The phong peah was disappointing, not quite like the ones before. My mum, as always, loved the kee chang – finished all of those and now she has gone on to the red bean ones. Glad that she enjoys them.

    It’s not just yam paste, but meat chang…with a bit of yam paste or what we call or nee. They have that in nyonya chang too – more expensive by RM1.00 in Kuching, if I remember correctly. RM4.50 while the regular ones are RM3.50 only. Oooo…I love the ones with a bit of fat – all lean is like something is missing, not quite there.

  2. I love salted eggs too and when I make those Zongzi I make sure I add extra on mine, also have you tried them on steamed buns, if not you should they are amazing

    You mean the lau sar pao, the salted egg custard buns? I love those, best would be the ones where the filling would ooze out like molten lava. A recent craze here is that same salted egg filling in croissants.

  3. I know this shop. Old and famous shop selling kuihs and traditional snacks. Its bee phang (rice cracker) very nice.

    Those chang with groundnuts are my favourite!! Hakka chang.

    My favourite will always be the nyonya ones. So sad that I could not get to buy any this trip.

    Yes, I did see the bee phang there but we can get good ones in Sibu, made in Kuching, so I did not buy any.

  4. Hey good morning! Sin hian chia is on my fam must-do list when we are in town! My favourite from their store is bi pang (rice cracker). Yeah they have renovated and spruced up the shop so it’s much more comfortable while shopping there nowadays.

    Sometimes, some things are lost in translation – I still prefer it the old school way, it had a lot more character…like the old buildings VS the modern structures. I did not buy the bee phang as we can get pretty good ones in Sibu…plus only my missus enjoys it, I’m just so so with those snacks.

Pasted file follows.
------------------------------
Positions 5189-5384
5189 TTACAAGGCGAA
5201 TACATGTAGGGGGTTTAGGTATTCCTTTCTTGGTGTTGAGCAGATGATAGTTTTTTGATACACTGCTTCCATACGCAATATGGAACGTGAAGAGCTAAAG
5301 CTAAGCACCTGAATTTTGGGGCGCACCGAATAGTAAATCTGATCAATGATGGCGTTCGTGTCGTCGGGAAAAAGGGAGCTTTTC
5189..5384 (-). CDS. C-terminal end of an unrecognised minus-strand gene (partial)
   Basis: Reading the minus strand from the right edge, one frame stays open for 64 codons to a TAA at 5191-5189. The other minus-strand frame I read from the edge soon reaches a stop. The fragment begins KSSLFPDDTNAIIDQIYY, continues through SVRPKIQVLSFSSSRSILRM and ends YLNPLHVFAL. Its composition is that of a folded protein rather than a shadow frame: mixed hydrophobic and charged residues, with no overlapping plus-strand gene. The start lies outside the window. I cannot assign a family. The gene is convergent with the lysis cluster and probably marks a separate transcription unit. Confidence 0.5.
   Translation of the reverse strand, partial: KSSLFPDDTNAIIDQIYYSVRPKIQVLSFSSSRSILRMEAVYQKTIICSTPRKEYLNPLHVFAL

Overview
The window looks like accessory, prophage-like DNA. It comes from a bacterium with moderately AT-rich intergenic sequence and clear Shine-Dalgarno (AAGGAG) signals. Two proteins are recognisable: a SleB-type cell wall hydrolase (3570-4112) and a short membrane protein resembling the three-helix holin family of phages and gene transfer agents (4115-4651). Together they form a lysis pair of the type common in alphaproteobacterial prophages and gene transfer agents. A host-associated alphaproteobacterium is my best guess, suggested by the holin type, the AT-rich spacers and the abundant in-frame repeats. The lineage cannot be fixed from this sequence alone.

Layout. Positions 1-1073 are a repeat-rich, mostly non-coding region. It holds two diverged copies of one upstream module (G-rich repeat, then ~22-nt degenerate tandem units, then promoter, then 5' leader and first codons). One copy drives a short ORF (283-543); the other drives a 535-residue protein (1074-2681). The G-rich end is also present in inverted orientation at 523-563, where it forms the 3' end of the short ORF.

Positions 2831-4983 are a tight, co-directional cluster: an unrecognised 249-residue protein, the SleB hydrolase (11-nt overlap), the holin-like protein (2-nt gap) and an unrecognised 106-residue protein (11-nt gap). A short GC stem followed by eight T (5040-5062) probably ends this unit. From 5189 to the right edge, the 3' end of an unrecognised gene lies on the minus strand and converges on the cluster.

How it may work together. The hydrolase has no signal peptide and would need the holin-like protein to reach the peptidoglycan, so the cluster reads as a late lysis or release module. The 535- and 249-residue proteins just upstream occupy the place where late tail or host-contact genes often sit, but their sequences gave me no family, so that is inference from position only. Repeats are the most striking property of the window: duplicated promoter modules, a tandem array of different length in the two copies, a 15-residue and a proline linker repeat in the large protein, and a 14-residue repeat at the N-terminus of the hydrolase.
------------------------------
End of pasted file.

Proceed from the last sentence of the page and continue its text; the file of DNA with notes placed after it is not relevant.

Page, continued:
5. Nowadays, those dumpling sold here, not much meat inside, see that your’s has lots of meat inside…

    There too? Here, the taste is still there, still very nice…but no sign of any meat or for that matter, anything at all – just the glutinous rice.

  6. Didn’t know Kuching has all these biscuits and snacks but we still can find plenty of these here in Penang

    We all came from the same roots, didn’t we? Given the diversity between dialects and the regional differences, we may have more or less the same things.

  7. Oh, I know that shop but I seldom buy from here. I always buy from Chin Hian Chia. Heard that both are brothers related. Dumplings with peanuts are definitely Hakka versions. I love peanuts and I am all for this Hakka ones.My late MIL used to make this type. Love it heaps.

    Two votes for the Hakka chang – I’d stick to my nyonya ones, nothing will ever change that. My missus likes the type her mum used to make, I think that is the Hokkien chang – a few slices of fatty pork, mushroom and chestnut and the glutinous rice is fried and mixed with the sauce of the stew. I quite like those too but can’t find good ones here anymore, love the ones with salted egg inside even more.

  8. Haven’t had kee chang for years. Never seen them here.

    Can’t find them in Sibu too, dunno what dialect that is. This one here is very good – I bought once from elsewhere in Kuching, the alkaline was so strong that it reeked of urine so I threw them all away, didn’t bother to bring them home.

  9. Wow..you have such a generous spread of changs! Sure you could finish them all? I like the ones with lots of beans, especially the yellow beans.. and do they have these or nee changs as well? That would be fabulous.. I only get to try Or Nee in JB… Could not get these selling in Ipoh…

    Well, they’re all gone now. Don’t mind if I don’t get to eat anymore till next year, overdose. Hehehehe!!!! I vaguely remember those with yellow beans, don’t think I’ve tried those. I’ve had Cantonese pillow chang though, like lor mai kai. Used to cost RM5.00 each a long time ago, I’m sure they’re at least RM10 now, so expensive. They have the ones with or nee in Kuching…even sio pao with or nee, they have there, can’t remember any here.

  10. this year made more than 80 changs…all gone in a jiffy. I like more fat in my chang.

    You sure have an advantage over the rest of us, you can make your own so you can add anything you want, make them exactly the way you like them.

  11. “….very nice XXXL t-shirt which fitted me like a glove…” muahahahaha! Wow, nice changs. Me too prefer meat with some fats and of course the salted egg yolk.

    What? What? Some XXXL may be too small…and some are too big, depending on the brand. This one was just right. In KL, I have to go to a shop at Pertama to get clothes my size, can’t get any anywhere else. Hmmmm….so now you know my size, eh? Wink! Wink!!! 😀 😀 😀

    Gee!!! We do share a lot in common, don’t we? Now I’m wondering what other similarities we have, our shape and size perhaps? Hehehehehe!!!!

All opinions expressed in my blog are solely my own, that is my prerogative - you may or may not agree, that is yours. To each his/her own.